A few nights ago I visited the town I grew up in. It was strange and emotional to be back after so much time, so I put on the Blood Bank EP and took my nostalgic lil self down Tour de Memory Lane.
I drove by Target and Wing Stop and the park with the big grass hill that I used to tumble down head first.
I drove by Little Caesars and The Blind Pig and Rite Aid. I thought about how funny it is that that tiny, dilapidated old center holds so much of my heart. To foreign eyes, I imagine it would present itself as the corner of RSM that needs the most work, but I grew up sitting on the grass beside the lake.
Oooh, the lake... host of countless heart-to-hearts, picnic dates, Fourth of July celebrations, pre-dance get togethers, drunken nights at the Pig, walks with my favorite pupper nugget, and a handful of veeeery significant moments.
When I was small we would go to the lake, the four of us- mom, dad, Riley, and me. I remember we laughed and ate doughnuts and snuck little treats to the geese. We were happy and whole. My world felt safe because we were a family. And then, very suddenly, we were three, but the lake was still the place to spend sunny afternoons.
I was next to the lake the first time a boy told me he loved me and I was next to the lake the day I realized that I loved him too. I was next to the lake when it all fell together and I was next to the lake when it all fell apart.
So many of my tears and so many of my secrets live beside the lake. They have since the beginning of remembrance.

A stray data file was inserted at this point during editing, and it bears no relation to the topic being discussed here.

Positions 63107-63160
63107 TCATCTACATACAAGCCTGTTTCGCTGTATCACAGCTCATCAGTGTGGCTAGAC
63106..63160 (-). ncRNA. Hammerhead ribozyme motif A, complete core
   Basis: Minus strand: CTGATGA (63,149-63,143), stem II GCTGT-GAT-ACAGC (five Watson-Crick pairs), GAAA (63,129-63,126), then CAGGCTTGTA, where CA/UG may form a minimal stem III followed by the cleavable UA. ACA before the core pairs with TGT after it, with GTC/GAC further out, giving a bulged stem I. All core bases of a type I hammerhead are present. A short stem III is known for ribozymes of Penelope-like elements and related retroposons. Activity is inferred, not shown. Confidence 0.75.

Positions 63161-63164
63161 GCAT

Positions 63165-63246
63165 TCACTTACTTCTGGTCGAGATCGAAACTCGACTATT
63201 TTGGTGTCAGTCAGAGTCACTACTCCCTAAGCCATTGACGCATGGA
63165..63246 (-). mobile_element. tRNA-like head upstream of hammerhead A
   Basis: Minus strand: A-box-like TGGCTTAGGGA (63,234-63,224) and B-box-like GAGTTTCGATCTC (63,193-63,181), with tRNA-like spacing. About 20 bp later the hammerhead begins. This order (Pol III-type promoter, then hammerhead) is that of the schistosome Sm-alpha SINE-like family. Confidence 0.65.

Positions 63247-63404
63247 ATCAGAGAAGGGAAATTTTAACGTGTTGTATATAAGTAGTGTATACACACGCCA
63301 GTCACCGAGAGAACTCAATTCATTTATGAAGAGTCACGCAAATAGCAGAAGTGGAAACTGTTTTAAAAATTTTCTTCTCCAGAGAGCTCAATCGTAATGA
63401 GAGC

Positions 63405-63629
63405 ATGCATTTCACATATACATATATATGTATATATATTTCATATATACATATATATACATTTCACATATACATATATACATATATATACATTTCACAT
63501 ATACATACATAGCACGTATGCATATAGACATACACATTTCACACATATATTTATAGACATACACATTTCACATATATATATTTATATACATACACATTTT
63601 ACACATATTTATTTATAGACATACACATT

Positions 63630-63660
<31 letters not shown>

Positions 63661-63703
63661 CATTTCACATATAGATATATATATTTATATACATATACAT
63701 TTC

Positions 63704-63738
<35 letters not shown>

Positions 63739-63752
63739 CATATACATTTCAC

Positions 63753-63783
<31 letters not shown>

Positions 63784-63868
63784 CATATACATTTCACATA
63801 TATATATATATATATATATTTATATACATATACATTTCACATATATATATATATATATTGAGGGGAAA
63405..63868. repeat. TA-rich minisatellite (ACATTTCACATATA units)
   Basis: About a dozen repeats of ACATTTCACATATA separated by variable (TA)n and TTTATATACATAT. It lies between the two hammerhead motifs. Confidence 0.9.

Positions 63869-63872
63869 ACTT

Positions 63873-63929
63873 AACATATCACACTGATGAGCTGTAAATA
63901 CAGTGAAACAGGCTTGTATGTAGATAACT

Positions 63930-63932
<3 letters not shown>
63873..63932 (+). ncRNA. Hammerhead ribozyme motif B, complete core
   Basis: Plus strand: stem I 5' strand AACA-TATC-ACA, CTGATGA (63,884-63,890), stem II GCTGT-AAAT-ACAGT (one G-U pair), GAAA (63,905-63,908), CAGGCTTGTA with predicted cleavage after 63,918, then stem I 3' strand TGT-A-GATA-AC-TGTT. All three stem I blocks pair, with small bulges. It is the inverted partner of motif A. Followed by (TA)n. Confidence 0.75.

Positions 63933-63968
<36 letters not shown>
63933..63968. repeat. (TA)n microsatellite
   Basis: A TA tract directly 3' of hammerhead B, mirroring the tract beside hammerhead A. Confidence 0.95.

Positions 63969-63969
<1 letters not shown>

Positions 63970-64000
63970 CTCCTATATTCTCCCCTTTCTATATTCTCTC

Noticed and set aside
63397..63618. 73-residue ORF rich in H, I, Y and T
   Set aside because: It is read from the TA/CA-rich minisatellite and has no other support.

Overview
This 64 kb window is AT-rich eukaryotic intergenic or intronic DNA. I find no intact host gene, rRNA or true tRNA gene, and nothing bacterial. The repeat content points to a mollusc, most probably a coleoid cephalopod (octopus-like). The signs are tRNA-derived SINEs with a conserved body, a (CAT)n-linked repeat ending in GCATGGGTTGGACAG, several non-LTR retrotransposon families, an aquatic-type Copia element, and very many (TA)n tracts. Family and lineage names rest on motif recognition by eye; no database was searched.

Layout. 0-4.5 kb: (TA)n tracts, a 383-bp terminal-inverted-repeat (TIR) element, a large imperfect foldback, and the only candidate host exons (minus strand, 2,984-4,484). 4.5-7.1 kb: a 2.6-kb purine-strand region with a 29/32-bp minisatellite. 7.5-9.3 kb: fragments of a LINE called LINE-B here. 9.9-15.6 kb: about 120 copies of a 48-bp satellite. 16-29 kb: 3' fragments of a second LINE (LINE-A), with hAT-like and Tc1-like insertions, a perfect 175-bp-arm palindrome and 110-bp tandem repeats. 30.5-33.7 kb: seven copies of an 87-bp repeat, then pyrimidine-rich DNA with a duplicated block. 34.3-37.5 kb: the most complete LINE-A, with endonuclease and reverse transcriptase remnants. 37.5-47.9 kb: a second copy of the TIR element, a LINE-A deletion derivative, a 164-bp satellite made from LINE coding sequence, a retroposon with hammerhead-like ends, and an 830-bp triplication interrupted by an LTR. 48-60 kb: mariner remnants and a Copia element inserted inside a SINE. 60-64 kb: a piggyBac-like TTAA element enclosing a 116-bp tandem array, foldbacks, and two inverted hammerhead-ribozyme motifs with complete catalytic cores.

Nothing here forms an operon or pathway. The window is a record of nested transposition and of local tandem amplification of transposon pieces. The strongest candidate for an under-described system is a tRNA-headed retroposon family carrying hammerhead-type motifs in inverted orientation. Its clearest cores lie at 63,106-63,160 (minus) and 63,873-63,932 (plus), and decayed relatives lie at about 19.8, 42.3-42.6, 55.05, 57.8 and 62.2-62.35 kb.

And then, just above the lake, a couple blocks or so lives 35. My last stop on Tour de Memory Lane.
This time, I didn't merely drive by. I needed a few minutes to pay homage. I parked in the front with my headlights turned off, and waited for the emotion to hit. I sat there for awhile remembering in the quiet dark until finally, someone ran up the stairs and disappeared.
Suddenly, it felt as though a small village had set up residency on my chest. The weight was burdensome. I could feel my heart, heavy with a great deal of re-memory. I cried. I cried and I cried, and it felt fitting to cry there. It felt like something I had been needing to do for awhile, the last piece in the puzzle of healing...
The heart remembers what the brain can't fully comprehend.
I went to 35 to wring out the last bits of pain and to bridge the gap between past and present, once and for all.
As I drove away, I whispered thanks to the wind.
Memories hurt and heal. I'm so glad to be at the latter end of that statement.